European Central Bank keeps interest rates unchanged
The Eurozone's interest rates remain unchanged after the European Central Bank (ECB) decided to keep them at 0.05% at its latest meeting.
The decision was widely expected, as was the choice to leave the overnight deposit rate at -0.3% after its change last December.
There is some speculation that the ECB will make more moves aimed at stimulating the eurozone economy later in the year as inflation is currently running at 0.2%. The ECB's target inflation rate is close to, but below, 2%.
As recently as September, the inflation rate in the eurozone was actually below zero, which means that in effect prices across the board were actually falling. This situation came about mainly due to the decreases in global oil prices.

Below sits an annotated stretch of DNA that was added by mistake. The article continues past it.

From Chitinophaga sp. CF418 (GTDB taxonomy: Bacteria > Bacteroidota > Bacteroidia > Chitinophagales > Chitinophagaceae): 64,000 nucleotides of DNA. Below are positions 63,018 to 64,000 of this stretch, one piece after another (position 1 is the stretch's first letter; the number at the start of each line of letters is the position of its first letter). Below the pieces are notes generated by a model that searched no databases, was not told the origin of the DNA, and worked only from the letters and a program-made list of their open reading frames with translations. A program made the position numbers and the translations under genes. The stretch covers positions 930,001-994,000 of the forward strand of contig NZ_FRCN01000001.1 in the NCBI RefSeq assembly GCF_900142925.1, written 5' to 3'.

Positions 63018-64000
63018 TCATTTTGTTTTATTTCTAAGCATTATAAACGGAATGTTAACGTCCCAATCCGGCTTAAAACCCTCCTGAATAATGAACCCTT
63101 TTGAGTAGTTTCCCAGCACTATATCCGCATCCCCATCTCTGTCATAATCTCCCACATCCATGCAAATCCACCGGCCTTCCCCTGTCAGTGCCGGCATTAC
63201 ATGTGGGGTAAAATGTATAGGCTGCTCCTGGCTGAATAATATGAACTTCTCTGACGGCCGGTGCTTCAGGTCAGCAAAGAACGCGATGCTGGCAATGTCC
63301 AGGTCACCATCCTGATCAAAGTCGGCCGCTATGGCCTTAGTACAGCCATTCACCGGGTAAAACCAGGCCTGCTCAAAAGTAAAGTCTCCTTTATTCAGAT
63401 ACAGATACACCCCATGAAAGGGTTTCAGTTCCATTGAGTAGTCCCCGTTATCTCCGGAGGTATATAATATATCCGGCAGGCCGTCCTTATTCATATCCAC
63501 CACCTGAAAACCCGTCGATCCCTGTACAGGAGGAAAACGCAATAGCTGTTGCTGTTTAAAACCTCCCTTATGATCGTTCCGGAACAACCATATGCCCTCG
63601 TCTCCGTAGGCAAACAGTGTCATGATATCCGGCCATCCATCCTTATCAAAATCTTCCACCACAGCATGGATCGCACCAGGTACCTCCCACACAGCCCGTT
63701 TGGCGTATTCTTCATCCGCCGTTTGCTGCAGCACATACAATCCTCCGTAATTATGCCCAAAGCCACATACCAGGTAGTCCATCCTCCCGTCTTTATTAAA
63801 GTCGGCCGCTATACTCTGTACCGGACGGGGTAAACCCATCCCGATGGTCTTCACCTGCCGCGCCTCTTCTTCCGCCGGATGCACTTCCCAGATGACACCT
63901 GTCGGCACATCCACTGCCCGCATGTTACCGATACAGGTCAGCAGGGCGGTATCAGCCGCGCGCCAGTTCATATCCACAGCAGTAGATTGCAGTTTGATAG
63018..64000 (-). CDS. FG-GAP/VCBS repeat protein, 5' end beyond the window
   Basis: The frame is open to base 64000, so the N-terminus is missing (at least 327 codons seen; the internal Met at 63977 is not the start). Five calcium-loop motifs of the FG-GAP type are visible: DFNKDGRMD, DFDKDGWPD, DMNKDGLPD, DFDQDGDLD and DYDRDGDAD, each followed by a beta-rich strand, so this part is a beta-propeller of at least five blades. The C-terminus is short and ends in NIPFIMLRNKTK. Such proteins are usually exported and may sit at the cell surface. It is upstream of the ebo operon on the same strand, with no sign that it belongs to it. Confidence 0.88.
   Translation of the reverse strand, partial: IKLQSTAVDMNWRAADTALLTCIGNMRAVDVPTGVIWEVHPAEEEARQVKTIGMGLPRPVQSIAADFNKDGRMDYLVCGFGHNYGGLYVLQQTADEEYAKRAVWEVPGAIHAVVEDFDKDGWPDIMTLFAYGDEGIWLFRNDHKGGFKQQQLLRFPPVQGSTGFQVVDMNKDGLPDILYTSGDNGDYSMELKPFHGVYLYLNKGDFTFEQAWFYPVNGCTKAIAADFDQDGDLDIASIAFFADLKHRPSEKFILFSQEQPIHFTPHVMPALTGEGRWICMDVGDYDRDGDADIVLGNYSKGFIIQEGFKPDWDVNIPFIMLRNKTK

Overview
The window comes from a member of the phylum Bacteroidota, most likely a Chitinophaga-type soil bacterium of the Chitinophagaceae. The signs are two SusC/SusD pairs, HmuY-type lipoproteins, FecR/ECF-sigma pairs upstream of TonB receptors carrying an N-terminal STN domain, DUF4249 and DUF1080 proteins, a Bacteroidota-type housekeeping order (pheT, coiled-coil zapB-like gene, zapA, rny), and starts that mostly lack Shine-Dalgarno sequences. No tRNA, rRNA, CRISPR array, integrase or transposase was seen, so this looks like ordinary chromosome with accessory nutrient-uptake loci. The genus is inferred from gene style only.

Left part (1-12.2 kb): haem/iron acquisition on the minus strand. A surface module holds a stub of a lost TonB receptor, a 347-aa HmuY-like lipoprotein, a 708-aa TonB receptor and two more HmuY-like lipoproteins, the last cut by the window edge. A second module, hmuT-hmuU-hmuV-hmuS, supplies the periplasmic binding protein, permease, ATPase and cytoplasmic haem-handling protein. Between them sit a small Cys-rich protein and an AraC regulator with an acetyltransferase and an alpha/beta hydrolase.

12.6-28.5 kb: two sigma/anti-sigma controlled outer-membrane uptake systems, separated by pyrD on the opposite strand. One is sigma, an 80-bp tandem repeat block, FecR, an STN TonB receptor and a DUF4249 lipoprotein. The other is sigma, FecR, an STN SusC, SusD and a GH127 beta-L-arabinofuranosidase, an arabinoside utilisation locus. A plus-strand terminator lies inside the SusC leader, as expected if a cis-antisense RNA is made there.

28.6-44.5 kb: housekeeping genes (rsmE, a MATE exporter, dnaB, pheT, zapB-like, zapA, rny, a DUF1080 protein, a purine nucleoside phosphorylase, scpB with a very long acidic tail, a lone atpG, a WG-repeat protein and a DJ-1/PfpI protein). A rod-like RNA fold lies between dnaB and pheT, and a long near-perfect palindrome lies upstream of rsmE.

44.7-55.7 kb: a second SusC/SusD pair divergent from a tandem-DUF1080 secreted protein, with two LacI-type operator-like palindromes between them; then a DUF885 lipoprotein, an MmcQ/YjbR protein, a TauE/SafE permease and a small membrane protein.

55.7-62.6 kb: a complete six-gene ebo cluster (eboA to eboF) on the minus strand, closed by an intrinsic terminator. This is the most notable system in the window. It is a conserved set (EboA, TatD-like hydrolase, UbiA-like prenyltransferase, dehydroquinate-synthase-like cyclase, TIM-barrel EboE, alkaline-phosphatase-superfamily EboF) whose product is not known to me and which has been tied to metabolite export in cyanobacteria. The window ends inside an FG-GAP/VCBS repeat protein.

With crude oil on the world markets continuing to fall in value since, and extra pressures from the continuing difficulties the economy in China is facing, prospects for inflation to creep up towards the ECB's target look unlikely.
ECB president Mario Draghi previously said that eurozone inflation was expected to reach 1% in 2016, but this projection was based on the ECB’s own forecasts that oil prices would average more than $50 a barrel this year.
Currently, the price stands at below $30, and with sanctions being lifted from Iran, it looks likely that even more oil will soon be on the market, driving values down even further.
The ECB had extended its monthly €60bn stimulus programme in December by six months to March 2017 and now faces the prospect of having to extend it further.